New Year's Letter 2007

Dear Friends,
Happy New Year.  2007 had more than one rocky moment, but in the end I’d say it was an improvement over last year.  It started out with the snowiest winter on record--the storms began in early November and the subsequent ice remained for months.  I live at the bottom of a long steep driveway with a diminutive Geo metro for transport—not a good combination!  I couldn’t drive home for five solid months.  The skiers loved it (and I reluctantly made it to the slopes a few times), but schlepping all my groceries a hundred yards on the ice and snow in the dark got old.


It didn’t help that the rest of my life seemed to collapse mid-winter.  Home life was unbearable after, in a fit of generosity, I lent my extra room to an unemployed meth addict (to my credit, I didn’t know he was a meth addict at the time).  An insomniac, he never slept when I did and kept me up all night tinkering in the garage or watching videos in his room.  Every day seemed to bring a new unfortunate surprise. He took over the extra bedroom without permission (stocking the closet with about 70 pairs of shoes), moved an entire storage unit into my garage (after I told him he could store a toolbox there), put a locking door knob on his room, and gouged out the outside door in an attempt to break in when he locked his key inside.  I’m pretty sure he is OCD and a hoarder to boot.  I wish I could describe the piles and piles of crap he had in the garage and room, but nothing would do it justice.  Thankfully, just when I was about to get serious with him, he told me he was checking into rehab to avoid incarceration for possession and would move out at the end of February.  Of course he was absolutely incapable of accomplishing anything so in the end my parents and a friend and I forcefully moved him out on March 3rd amid much unpleasantness.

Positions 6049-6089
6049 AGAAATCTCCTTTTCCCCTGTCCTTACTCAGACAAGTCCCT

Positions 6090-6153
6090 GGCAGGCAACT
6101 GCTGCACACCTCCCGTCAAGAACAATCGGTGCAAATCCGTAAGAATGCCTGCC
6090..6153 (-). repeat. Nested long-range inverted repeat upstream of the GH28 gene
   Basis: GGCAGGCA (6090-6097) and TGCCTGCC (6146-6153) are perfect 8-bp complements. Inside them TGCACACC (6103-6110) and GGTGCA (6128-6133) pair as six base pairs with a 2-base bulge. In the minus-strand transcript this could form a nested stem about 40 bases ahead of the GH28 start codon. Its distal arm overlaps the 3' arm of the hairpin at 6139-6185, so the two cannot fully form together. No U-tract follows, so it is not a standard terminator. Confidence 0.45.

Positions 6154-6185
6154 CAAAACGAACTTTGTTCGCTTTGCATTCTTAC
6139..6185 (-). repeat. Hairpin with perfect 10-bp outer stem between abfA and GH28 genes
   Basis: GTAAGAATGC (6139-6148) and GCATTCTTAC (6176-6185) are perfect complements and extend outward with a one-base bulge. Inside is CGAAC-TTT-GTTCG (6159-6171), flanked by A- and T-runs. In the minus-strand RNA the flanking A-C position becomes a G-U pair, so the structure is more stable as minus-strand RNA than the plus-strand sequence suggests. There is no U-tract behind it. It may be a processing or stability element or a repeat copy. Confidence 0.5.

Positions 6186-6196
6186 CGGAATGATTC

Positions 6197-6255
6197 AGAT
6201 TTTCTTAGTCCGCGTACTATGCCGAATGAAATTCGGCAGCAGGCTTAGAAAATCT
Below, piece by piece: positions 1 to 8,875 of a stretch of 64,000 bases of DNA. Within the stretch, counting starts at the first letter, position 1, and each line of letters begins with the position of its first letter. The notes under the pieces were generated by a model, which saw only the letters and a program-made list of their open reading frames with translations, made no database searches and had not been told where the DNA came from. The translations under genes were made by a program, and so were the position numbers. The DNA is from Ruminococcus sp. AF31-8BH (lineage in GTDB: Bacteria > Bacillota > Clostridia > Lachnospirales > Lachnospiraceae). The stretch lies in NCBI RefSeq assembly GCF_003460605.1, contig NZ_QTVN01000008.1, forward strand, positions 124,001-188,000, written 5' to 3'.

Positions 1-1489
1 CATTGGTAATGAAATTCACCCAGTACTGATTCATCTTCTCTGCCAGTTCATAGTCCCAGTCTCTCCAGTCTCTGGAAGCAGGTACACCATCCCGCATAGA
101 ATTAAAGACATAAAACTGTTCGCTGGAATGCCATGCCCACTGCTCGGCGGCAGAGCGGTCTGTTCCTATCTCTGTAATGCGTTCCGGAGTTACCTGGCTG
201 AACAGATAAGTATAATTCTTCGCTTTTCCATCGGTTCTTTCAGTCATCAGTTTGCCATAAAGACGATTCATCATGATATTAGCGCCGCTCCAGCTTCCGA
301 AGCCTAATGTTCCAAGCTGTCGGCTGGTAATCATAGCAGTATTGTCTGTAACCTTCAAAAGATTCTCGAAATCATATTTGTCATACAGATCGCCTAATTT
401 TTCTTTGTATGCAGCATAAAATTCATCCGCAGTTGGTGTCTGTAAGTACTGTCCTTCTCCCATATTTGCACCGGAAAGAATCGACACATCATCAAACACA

My new roommate arrived the same day from Anchorage, a former co-worker and friend of a friend.  She was a welcome change and lives with me still; later I met a guy from Anchorage at the side of the rode while rock climbing and he moved in for six weeks and became a friend.  During that same period at work, the disengaged and incompetent leadership in my office caused morale to plummet to an all time low; my friend and boss of five years left for other employment in April.  While the extra duties I took on in his absence helped distract me, things only got worse.  After yanking me about for seven months, I was finally transferred to a different division in a different building.  As much as I didn’t care for the manner of the move, I much preferred the environment.  Then a job opened up at Dept. of Fish & Game recently that was very enticing and I couldn’t resist; in December I began work with the Southeast Sustainable Salmon Fund as a grants administrator III and I look forward to working with the biologists.


In early April I took off for a spontaneous weekend vacation to visit a new friend in Seattle.  We drove across the Olympic Peninsula and hiked through the cedar forest to Cape Alava for the night.  We had the misty, dramatic coastline all to ourselves (along with a ton of sea birds and deer) and listened to the waves crashing all night.


Back home I labored vigorously on my garden, filling in perpetually vacant spots in the beds, covering the edge of the driveway with weed-blocking cloth and cedar bark, and separating perennials.  The result (influenced by decent spring weather) was fantastic--at least until mid-summer when it became totally neglected.  I ate spinach and sorrel salads from my garden over the summer, picked small bouquets of flowers, and dug up loads of fat carrots this fall.  


Many of you are part of my email list, and so have at least some idea of the adventures I got up to this summer (if not you’ll find them all at  It was crazy (as usual) and comprised the bulk of my fun this year.  Thankfully we were blessed with normal, pleasant summer weather.  Starting in May I spent 15 out of 22 summer weekends (and some week days) out of town including four trips up to the Taku cabin and 13 down to Snettisham.  This summer’s achievements include a potable drinking water system, propane range, gray water treatment system, porches on the cabins, stairs to the lodge, stain on all buildings, a second outhouse, and lots of other small improvements.  I’m not open for business yet, but it’s getting darned comfortable.  For the first time I spent a whole week there.